Rabbi Yirmiyahu ben Le’azar said: “In the hour (i.e. moment) when the Blessed Holy One created the first human, God created them as androgynous, as it is written: “male and female he created them” (Bereshit 5:2). Said Rabbi Shmuel bar Nahman: “In the hour (i.e. moment) when the Blessed Holy One created the first human, he created them two-faced and sawed them and made them into a back here and a back there (i.e. into two parts). They (i.e. other rabbis) questioned him: “But it’s written that ‘He took one of his ribs.” (Bereshit 2:21) He [Rabbi Shmuel bar Nahman] said to them: “[It means] ‘one of his sides,’ just as you would say: ‘And for the side of the Tabernacle, etc.’ which they translate [into Aramaic as] ‘for the side.” (Bereshit Rabbah 8:1)

While at first sight this conversion mostly deals with the traditional notion of the creation of humans, it also tells us a lot about how our ancestors viewed gender and its fluidity. Bereshit Rabbah describes the first human as being male and female at the same time and makes use of the Greek loan-word androgunos, which is constructed from the words andro (“male”) and gyné (“female”). Thus, the midrash tells us that the first human being formed in the Eternal’s likeness was an androgynous, intersex person.

When other rabbis question this interpretation of the Torah verse, they refer to Bereshit 2:21 (“He took one of his ribs”), implying that man was created first and woman was created out of man, eliminating any whisper of androgyny. But Rabbi Shmuel bar Nahman sticks with the first explanation and brings another verse from the Bible where the word for “side” is translated into Aramaic, the common language of his time, with the same word as the word for “rib.” Even though there is hardly any connection between the two biblical verses, in this way, he can justify his nonbinary interpretation of the verse.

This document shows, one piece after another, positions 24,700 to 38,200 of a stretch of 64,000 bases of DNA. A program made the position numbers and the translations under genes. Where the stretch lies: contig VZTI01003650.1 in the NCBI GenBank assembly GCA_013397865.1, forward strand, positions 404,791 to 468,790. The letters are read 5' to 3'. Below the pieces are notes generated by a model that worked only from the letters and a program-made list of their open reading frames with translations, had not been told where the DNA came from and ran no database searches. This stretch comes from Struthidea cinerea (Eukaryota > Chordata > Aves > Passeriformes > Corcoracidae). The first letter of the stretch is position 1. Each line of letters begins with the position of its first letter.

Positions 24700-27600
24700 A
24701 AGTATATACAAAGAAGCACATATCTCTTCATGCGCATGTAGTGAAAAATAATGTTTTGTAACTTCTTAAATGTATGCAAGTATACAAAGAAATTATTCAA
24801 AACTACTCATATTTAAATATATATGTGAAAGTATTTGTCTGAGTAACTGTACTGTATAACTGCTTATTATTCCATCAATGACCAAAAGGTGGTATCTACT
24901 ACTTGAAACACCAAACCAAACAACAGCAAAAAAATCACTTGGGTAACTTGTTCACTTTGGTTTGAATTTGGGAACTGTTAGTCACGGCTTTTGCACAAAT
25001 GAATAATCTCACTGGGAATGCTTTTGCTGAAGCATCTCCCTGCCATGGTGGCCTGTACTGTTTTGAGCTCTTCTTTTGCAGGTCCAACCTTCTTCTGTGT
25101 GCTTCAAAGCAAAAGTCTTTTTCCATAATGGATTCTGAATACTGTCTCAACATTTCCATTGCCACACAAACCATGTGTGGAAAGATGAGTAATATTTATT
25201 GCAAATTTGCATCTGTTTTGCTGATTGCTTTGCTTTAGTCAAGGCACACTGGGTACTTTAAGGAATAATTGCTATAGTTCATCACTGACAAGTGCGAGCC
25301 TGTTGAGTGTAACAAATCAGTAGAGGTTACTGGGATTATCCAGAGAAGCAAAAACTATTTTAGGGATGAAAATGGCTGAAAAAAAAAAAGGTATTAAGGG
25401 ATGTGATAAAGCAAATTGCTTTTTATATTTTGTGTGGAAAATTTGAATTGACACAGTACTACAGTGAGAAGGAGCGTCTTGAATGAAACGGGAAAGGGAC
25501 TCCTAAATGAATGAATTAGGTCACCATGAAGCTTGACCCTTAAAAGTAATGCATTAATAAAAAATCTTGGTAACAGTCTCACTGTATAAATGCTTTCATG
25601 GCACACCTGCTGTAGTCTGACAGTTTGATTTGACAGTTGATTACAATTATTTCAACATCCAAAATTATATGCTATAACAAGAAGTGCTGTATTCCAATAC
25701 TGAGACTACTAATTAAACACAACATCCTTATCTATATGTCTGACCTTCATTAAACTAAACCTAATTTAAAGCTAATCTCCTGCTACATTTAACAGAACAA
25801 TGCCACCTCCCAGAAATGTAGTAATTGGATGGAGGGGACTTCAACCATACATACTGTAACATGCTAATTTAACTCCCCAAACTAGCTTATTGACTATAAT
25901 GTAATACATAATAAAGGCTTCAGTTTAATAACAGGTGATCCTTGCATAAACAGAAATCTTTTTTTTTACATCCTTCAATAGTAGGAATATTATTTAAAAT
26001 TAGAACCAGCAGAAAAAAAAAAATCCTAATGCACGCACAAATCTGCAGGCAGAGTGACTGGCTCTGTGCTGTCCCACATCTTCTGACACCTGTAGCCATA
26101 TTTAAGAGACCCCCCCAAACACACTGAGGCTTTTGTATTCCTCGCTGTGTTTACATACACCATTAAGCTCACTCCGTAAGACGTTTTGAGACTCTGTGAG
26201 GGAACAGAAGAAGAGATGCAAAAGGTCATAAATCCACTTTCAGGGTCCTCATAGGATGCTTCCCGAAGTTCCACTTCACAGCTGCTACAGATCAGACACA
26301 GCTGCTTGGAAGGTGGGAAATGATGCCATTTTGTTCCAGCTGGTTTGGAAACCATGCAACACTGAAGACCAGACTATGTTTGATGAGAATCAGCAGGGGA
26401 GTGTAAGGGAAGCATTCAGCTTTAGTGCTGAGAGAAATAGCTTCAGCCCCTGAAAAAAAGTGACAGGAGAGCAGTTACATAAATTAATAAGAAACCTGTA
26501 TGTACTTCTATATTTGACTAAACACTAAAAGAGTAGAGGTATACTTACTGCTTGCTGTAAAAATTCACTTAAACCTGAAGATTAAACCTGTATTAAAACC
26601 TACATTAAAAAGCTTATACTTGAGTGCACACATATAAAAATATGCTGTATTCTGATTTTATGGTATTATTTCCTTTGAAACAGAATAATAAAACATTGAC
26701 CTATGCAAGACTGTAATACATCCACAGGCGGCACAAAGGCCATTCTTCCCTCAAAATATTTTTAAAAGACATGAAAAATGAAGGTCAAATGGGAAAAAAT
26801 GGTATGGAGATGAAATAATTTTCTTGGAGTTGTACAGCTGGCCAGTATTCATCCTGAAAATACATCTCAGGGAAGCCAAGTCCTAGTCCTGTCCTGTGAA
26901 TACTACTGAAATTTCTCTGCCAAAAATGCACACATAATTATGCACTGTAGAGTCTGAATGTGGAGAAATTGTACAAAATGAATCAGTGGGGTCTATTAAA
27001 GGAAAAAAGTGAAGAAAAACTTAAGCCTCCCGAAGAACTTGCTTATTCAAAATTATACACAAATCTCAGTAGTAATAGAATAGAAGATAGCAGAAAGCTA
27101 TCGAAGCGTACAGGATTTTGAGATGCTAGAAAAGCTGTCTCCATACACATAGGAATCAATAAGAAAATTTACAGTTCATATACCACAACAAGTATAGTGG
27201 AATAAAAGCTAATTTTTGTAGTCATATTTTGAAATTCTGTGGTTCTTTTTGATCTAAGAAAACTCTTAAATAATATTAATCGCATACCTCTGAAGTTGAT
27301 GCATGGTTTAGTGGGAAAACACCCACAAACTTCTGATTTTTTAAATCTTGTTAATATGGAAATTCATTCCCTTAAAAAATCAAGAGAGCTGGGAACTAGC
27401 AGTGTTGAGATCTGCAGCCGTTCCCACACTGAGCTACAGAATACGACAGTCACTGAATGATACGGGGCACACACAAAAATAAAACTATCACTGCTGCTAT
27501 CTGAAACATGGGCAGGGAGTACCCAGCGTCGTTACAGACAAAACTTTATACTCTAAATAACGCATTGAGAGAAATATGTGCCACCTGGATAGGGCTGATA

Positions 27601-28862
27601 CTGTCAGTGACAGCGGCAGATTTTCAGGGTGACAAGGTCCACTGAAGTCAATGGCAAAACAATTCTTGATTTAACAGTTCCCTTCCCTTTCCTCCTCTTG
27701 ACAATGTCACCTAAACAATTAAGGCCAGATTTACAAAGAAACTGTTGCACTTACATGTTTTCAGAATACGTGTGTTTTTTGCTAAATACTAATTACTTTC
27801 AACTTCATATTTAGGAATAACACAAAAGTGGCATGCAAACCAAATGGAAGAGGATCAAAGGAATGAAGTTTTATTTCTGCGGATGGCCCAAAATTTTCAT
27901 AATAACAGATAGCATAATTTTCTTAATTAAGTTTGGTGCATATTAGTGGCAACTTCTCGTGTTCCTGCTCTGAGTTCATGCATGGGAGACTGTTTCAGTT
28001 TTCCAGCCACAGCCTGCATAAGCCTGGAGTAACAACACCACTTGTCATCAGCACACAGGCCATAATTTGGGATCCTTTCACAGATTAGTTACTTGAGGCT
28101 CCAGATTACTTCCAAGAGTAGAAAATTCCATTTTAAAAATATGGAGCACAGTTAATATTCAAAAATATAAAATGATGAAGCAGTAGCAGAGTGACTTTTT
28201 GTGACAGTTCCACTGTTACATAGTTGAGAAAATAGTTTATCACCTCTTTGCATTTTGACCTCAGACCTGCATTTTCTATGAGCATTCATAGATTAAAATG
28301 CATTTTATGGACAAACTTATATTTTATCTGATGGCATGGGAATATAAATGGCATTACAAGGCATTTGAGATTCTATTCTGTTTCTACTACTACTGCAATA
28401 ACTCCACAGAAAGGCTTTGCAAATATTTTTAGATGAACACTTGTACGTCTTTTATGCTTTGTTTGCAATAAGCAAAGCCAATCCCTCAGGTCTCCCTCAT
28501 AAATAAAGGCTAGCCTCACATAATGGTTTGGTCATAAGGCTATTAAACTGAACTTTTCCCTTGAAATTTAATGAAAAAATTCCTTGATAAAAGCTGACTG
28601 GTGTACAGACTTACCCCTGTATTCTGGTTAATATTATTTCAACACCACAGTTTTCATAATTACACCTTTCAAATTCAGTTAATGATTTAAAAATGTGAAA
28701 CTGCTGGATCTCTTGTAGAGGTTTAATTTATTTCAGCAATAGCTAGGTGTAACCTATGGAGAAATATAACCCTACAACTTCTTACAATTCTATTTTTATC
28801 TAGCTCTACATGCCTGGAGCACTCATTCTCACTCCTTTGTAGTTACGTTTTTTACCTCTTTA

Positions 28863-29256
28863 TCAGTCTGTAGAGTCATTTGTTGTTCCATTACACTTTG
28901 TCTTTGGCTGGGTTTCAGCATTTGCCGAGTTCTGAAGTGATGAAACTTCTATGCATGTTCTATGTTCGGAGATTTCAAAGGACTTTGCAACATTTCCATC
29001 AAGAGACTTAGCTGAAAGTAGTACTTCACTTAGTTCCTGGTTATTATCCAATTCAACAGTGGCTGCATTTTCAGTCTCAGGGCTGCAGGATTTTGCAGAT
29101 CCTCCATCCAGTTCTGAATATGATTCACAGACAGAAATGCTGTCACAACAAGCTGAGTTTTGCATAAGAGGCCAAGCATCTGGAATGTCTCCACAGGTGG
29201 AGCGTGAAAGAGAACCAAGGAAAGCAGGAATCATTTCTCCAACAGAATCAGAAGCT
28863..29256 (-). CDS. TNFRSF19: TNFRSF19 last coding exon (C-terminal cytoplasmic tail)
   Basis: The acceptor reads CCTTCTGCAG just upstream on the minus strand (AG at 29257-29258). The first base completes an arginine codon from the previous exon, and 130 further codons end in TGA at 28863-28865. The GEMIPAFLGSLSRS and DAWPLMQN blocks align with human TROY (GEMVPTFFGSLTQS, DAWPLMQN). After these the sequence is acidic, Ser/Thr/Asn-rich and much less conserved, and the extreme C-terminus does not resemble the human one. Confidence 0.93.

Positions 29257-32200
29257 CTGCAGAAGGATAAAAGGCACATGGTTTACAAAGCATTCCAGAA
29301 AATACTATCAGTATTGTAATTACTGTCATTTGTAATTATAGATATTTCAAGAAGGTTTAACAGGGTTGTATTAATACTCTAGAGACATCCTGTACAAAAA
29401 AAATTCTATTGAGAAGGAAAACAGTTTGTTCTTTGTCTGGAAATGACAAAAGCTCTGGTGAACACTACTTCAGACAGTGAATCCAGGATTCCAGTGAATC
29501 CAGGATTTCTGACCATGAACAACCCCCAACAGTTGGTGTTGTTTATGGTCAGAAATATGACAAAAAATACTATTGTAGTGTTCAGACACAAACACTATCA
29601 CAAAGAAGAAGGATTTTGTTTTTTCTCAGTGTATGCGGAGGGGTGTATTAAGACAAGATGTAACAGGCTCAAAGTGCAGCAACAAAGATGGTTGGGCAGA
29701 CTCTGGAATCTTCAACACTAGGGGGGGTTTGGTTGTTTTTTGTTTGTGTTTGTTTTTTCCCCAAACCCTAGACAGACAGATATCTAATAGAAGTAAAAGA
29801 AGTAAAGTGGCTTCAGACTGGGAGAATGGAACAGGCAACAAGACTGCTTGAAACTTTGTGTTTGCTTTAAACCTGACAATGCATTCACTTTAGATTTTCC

As this midrash demonstrates, our tradition teaches that all bodies and genders are created in the Divine image. This teaching from Bereshit Rabbah is just one of the numerous examples of a traditional Jewish perception of gender that is more modern than that of some contemporary conservative Jewish groups. The Zohar, a collection of mystical teachings, tells us that “every person needs to be male and female at all time” (1:49b:8). Another mystical compilation, the Sha’ar Hagilgulim, relates in chapter 9 on gilgul, the Jewish concept of reincarnation, that men at times are reborn in women’s bodies and vice versa. Even halachic literature knows of more than two genders: androgunos and tumtum are recognized by the Mishnah (Bikkurim 4:1-5) as genders beyond male and female.

Judaism has traditionally maintained a far more diverse approach to gender expressions than Christo-normative “Western” societies do. This article did not intend to provide an extensive description of gender in Judaism. Our literary tradition is so rich that the list of sources challenging the male-female binary is virtually endless. But whenever a transphobic Jew refers to our common Jewish tradition in order to justify their transphobia, we should make it clear that there are plenty of traditional sources questioning the binary. Learning about these sources can help us deconstruct the male-female binary and understand that Judaism belongs to trans and nonbinary Jews as much as to those who conform to this binary.